Cecil Murphey: “I’m a survivor of sexual abuse. As a child, I kept quiet; as an adult, I “forgot.” When I felt safe, I faced my abuse and talked about it. The more open I am in sharing my pain and recovery, the more healed I become.”
These personal words come from Cecil Murphey, also known as ‘Cec’: best known as a New York Times’ bestselling author and international speaker, with 100+ books including 90 Minutes in Heaven (with Don Piper) and Gifted Hands: The Ben Carson Story (with Dr. Ben Carson).
Now Cecil is helping men (and their families) deal with the pain of past sexual abuse.
Cec’s own abuse led to suicidal thinking at age twelve. (See his video interview, below.) However, it wasn’t until age 51, when his memories of abuse began to return to him in full force, he felt he could begin to deal with those memories with God’s help and the help of loved ones, including his wife.
Thankfully he did not follow through with those suicidal thoughts, as his words have blessed countless readers and writers for many years. He now brings healing and hope to male sexual abuse survivors and the spouses who want to emotionally support them.
As Cecil realized in recent years that his own past abuse–and the topic in general–should be addressed, he wrote: When a Man You Love Was Abused: A Woman’s Guide to Helping Him Overcome Childhood Sexual Molestation.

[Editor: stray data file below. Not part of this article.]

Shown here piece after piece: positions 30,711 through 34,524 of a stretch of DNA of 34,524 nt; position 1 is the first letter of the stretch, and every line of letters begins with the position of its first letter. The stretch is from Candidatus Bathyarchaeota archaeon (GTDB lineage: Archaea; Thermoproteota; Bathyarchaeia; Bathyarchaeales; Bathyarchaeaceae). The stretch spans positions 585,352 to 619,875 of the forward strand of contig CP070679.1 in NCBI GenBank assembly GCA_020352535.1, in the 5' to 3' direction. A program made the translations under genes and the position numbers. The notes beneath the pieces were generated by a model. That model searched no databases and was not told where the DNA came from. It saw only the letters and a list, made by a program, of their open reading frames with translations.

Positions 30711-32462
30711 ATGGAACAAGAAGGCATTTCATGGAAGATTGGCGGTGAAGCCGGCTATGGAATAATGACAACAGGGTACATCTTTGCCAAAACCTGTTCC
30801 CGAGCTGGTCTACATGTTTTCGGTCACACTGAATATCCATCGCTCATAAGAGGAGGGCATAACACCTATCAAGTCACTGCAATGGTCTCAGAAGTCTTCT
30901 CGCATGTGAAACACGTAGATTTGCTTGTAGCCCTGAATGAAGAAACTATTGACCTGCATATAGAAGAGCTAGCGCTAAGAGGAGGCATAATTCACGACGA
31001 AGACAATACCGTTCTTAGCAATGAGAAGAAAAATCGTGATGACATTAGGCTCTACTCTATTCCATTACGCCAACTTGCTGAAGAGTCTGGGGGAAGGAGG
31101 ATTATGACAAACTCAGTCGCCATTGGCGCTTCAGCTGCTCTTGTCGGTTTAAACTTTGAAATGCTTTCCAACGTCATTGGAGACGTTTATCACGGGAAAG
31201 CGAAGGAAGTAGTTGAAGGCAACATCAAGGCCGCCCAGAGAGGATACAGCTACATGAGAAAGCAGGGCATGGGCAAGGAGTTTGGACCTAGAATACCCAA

Cec has a blog for men who struggle with past abuse, called Shattering the Silence. He is also a guest blogger for the Joyful Heart Foundation website founded by Mariska Hargitay (actress playing Detective Olivia Benson on Law & Order: Special Victims Unit). A recent post of his there is: Why am I Still Not Healed?
In the video below, Cec discuss how his abuse affected him as an adult, including feelings of shame and self-blame, and his journey to healing:
Do pay attention to his final words:
“If you are a man and you were abused, remember this: you are not bad. Something bad, something terrible was done to you. It totally distorted your life. However I hope you would see that God loves you just as you are. You may not be able to talk about it, but it’s so important for you to break the silence. Find someone to trust. Find someone to whom you can talk and begin to open the door.”
If you or a loved one are struggling from the effects of male sexual abuse, DO visit Shattering the Silence at MenShatteringTheSilence.blogspot.com.